Booking a videography crew should be a smooth experience, but clients don’t often know what to ask for. Well, Blue Barn is here to help. Follow these quick tips when booking your next videography crew.
5 Quick Tips: Booking Your Event Videographer
• Ask for raw footage or edited videos.
• Ask for a certain number of camera angles.
• Be clear about how many interviews and how much B-roll you need.
• Describe the conditions for recording audio.
• If the location is dark, order lights.
TIP 1: Raw Footage or Edited Video
First, decide whether you want the raw footage only, or if you would like the video production team to edit the footage into a finished product. Often times, companies have an in-house creative team with video editors, graphic designers and producers. So, all that is needed are local experts to capture quality footage. In this case, it is best to order raw footage from your video crew and your own in-house team can handle the deliverables.
If you want a full service video production that includes edited videos, such as highlight videos or presentation videos, make sure to outline exactly what kind of content you are trying to create. Keep in mind the following important aspects for the video edits you may request:
• Who is the audience? Are these internal videos for employees and network partners? Or consumers and clients?
• Which platform will your video be shown? Social media? Company website? YouTube? Email newsletter?
• What key information are you trying to share? Will the videos be a presentation of facts, company vision, or stories and inspiration?
This kind of information will dictate how long the edited videos should be, in what manner they will be filmed, and what kind of artistic vision should be implemented to make your videos really shine.
TIP 2: Camera Angles
Imagine how many camera angles would be the most effective for creating engaging video content from your event. Would you like all camera shots to be stationary and shot “clean”? Or would you like a combination of camera techniques and movements to help create a sense of energy and opportunities to visually engage the viewer? Skilled camera operators can create compelling compositions using a variety of techniques. Explain your vision or even provide reference videos to your video crew and they’ll be sure to match the visual style you are after. The videographers will recommend the right equipment such as 3-axis gimbals, sliders, drones and shoulder mount rigs to accomodate.
TIP 3: Interviews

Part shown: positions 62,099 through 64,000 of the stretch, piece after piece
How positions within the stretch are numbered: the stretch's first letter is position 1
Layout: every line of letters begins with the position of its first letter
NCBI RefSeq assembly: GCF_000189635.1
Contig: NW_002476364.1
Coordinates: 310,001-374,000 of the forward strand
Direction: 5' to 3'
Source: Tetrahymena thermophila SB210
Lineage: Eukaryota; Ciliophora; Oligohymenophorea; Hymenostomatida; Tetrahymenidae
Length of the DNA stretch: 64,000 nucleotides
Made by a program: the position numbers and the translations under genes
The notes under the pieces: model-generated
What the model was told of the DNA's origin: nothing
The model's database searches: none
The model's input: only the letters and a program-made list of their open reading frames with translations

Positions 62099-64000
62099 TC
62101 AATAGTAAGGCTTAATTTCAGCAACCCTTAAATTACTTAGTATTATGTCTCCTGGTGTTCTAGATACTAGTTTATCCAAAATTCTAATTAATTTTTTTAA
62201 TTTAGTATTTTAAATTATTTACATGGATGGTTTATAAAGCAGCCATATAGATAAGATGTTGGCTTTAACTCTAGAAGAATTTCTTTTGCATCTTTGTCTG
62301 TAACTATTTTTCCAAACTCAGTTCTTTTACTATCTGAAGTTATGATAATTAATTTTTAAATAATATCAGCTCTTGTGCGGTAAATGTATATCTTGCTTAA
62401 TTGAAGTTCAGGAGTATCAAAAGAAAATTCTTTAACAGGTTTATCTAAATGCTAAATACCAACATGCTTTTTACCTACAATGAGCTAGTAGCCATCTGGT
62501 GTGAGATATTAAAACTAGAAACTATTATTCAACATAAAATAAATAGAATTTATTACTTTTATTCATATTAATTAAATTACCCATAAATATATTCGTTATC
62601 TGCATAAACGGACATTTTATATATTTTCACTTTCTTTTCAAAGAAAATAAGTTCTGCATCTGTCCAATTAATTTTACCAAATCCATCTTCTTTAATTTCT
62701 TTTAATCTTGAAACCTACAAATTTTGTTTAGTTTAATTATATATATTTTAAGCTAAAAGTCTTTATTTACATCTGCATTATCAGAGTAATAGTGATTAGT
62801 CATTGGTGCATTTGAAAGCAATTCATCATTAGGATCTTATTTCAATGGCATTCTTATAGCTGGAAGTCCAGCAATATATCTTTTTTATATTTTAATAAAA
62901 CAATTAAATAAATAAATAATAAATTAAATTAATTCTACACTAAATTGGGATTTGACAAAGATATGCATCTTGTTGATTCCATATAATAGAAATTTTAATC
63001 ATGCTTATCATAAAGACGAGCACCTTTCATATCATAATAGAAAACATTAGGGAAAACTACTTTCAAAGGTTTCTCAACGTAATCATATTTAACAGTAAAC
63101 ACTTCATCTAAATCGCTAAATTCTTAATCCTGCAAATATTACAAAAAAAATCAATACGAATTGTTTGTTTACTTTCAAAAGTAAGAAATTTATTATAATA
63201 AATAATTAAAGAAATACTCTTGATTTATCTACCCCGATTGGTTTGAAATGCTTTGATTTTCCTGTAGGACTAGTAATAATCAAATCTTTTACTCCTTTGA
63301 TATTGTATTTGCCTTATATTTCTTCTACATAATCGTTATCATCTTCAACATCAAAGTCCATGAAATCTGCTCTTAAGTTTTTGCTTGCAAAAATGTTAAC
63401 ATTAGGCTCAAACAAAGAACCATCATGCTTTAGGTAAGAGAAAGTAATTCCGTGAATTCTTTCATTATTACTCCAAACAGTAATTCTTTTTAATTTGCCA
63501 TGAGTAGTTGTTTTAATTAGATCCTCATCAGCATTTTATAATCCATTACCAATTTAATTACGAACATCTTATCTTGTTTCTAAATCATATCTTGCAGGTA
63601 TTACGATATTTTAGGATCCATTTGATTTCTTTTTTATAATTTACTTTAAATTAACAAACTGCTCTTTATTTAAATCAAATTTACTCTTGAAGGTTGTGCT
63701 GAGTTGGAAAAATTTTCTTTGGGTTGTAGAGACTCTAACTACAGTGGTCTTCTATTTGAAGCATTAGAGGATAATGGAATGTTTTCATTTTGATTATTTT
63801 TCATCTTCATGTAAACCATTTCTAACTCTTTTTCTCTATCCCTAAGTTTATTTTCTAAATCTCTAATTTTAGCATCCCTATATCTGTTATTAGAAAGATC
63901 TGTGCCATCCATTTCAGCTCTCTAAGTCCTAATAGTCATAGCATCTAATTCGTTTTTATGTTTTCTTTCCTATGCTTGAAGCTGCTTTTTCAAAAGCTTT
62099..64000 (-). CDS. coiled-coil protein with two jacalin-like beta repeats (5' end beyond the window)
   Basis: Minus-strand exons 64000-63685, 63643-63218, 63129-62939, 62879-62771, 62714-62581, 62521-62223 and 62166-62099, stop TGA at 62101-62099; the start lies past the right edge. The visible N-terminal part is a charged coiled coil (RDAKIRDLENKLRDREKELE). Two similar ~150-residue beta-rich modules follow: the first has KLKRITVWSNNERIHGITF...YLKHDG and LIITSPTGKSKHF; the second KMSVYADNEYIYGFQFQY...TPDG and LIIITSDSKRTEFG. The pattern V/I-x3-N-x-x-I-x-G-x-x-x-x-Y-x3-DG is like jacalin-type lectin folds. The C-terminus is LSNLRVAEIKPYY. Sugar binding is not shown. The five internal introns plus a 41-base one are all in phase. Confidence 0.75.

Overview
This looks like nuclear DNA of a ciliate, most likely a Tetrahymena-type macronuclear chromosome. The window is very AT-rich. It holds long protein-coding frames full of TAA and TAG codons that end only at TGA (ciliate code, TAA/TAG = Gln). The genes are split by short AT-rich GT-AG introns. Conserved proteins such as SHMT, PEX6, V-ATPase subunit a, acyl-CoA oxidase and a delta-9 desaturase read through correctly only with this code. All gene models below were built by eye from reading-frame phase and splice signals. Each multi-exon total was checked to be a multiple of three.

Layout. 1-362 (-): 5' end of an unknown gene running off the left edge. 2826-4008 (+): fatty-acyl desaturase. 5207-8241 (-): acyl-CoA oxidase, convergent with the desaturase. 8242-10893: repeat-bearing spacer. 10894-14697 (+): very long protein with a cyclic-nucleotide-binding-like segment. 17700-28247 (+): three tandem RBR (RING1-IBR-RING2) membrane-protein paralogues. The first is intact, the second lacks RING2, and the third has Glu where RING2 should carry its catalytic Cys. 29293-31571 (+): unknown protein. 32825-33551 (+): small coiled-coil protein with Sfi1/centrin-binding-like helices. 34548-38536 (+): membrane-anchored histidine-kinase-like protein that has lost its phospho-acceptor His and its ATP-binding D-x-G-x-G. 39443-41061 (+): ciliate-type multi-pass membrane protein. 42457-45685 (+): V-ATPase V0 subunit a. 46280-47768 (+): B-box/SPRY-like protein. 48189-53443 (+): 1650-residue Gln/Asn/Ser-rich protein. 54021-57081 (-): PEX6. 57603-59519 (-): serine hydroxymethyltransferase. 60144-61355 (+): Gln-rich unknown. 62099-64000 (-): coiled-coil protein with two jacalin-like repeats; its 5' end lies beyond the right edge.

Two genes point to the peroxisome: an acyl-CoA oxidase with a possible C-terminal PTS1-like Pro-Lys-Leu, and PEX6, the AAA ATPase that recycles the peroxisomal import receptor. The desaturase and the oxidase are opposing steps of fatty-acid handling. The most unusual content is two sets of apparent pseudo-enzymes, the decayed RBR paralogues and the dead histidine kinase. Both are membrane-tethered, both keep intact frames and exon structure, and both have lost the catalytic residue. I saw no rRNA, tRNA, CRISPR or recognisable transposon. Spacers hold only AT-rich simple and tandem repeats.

Most events require videographers to capture highlights as well as creative and informative B-Roll (supplemental live action footage). But, you may also require interviews. For example, company leaders will often gather for keynote speeches and corporate conferences, so it’s a great idea to book some quick interviews with them on key topics for your marketing or internal company videos. Attendee interviews, AKA “man on the street interviews,” can also be a great way to capture some additional insights and feedback for your particular audience. If this kind of “roving” camera operator is needed, the team will need to provide certain equipment and crew to make it sound and look great. Certain microphones and light modifying equipment make all the difference in these situations, as well as a production assistant or a director to ask the questions. Make sure to let the team know what you need.
TIP 4: Audio Setup
Audio conditions are just as important as the visuals. Can you provide a relatively quite place for sit-down interviews? Somewhere with little foot traffic and noise? For speeches on stage or at a podium, can the video crew access the audio mixing board to record clean house sound? All microphones from presenter stages are routed to the house A/V system and it’s smart to “hijack” the audio for crystal clear voice recordings. If your event is smaller, and there is no house sound, the videography crew can bring wireless lapel microphones to capture clean audio.
TIP 5: Lighting
The lighting setups on stage during keynote speeches and presentations on stages and ballrooms is usually sufficient for proper video recording, so no extra light is required. However, if interviews are required at your event, then the video crew should bring at least one high quality, soft key light to make sure all the interviews look as good as possible on camera. Several professional lights will make a huge difference in the hands of skilled vidoegraphy teams in making all of your on-camera speakers look their absolute best. Check out our blog post on interview lighting here.